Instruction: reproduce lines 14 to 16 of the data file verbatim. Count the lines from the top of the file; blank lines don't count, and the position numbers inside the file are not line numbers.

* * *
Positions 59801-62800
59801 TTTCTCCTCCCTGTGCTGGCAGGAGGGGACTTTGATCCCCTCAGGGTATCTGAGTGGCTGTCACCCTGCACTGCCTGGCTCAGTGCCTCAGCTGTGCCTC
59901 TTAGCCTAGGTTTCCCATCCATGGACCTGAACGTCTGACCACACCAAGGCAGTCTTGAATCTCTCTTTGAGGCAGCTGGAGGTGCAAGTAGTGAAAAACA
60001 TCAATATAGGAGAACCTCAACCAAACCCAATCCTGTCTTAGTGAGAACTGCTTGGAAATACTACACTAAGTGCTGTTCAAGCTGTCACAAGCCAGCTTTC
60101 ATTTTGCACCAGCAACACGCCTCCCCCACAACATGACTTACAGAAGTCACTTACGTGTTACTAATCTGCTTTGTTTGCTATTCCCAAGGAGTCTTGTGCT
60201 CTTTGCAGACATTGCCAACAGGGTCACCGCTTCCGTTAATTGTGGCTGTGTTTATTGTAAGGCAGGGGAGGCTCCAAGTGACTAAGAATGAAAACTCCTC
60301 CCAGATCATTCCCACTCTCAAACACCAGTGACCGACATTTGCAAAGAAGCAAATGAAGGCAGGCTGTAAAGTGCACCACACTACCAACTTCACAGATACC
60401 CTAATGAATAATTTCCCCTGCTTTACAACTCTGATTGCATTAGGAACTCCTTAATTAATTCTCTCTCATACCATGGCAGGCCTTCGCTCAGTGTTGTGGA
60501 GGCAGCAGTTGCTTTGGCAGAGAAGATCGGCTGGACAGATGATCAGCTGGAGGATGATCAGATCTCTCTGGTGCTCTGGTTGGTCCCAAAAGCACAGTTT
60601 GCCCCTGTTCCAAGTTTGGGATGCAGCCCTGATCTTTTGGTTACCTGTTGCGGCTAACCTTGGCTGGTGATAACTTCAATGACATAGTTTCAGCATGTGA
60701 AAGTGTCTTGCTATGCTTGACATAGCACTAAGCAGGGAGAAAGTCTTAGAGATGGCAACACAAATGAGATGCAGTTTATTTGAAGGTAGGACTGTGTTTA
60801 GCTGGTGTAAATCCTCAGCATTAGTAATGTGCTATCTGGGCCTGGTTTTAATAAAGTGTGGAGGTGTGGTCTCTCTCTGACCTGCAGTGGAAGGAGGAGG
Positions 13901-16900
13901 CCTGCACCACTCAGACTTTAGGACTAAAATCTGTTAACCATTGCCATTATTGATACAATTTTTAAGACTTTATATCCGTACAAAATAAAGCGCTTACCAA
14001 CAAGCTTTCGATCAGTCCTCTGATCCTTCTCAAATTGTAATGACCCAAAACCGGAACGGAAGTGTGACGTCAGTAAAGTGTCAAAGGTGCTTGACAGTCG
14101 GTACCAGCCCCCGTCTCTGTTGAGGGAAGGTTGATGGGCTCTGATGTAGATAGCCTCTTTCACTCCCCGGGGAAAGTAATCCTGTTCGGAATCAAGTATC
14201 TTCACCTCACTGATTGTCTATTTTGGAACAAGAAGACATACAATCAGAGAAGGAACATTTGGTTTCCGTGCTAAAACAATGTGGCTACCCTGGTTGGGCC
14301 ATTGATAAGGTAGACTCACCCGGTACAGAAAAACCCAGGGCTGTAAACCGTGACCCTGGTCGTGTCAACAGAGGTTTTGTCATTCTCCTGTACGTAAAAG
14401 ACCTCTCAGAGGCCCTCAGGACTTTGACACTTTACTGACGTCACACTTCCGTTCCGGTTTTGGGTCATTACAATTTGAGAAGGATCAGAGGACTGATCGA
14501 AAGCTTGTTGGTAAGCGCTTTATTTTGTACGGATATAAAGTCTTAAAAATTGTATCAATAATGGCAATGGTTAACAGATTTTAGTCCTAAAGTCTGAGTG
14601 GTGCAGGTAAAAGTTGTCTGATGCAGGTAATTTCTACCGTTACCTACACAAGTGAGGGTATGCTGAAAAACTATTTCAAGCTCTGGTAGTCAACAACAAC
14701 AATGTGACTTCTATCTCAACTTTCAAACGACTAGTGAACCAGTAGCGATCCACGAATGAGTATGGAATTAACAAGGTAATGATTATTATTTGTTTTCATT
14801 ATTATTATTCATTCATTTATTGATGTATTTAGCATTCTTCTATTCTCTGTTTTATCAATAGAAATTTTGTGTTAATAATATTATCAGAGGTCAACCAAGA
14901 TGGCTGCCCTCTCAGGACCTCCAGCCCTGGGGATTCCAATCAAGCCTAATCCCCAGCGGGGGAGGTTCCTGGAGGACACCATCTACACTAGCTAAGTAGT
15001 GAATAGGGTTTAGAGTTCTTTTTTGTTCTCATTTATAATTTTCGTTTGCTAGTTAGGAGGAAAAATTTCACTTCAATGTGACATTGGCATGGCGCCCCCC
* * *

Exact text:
13901 CCTGCACCACTCAGACTTTAGGACTAAAATCTGTTAACCATTGCCATTATTGATACAATTTTTAAGACTTTATATCCGTACAAAATAAAGCGCTTACCAA
14001 CAAGCTTTCGATCAGTCCTCTGATCCTTCTCAAATTGTAATGACCCAAAACCGGAACGGAAGTGTGACGTCAGTAAAGTGTCAAAGGTGCTTGACAGTCG
14101 GTACCAGCCCCCGTCTCTGTTGAGGGAAGGTTGATGGGCTCTGATGTAGATAGCCTCTTTCACTCCCCGGGGAAAGTAATCCTGTTCGGAATCAAGTATC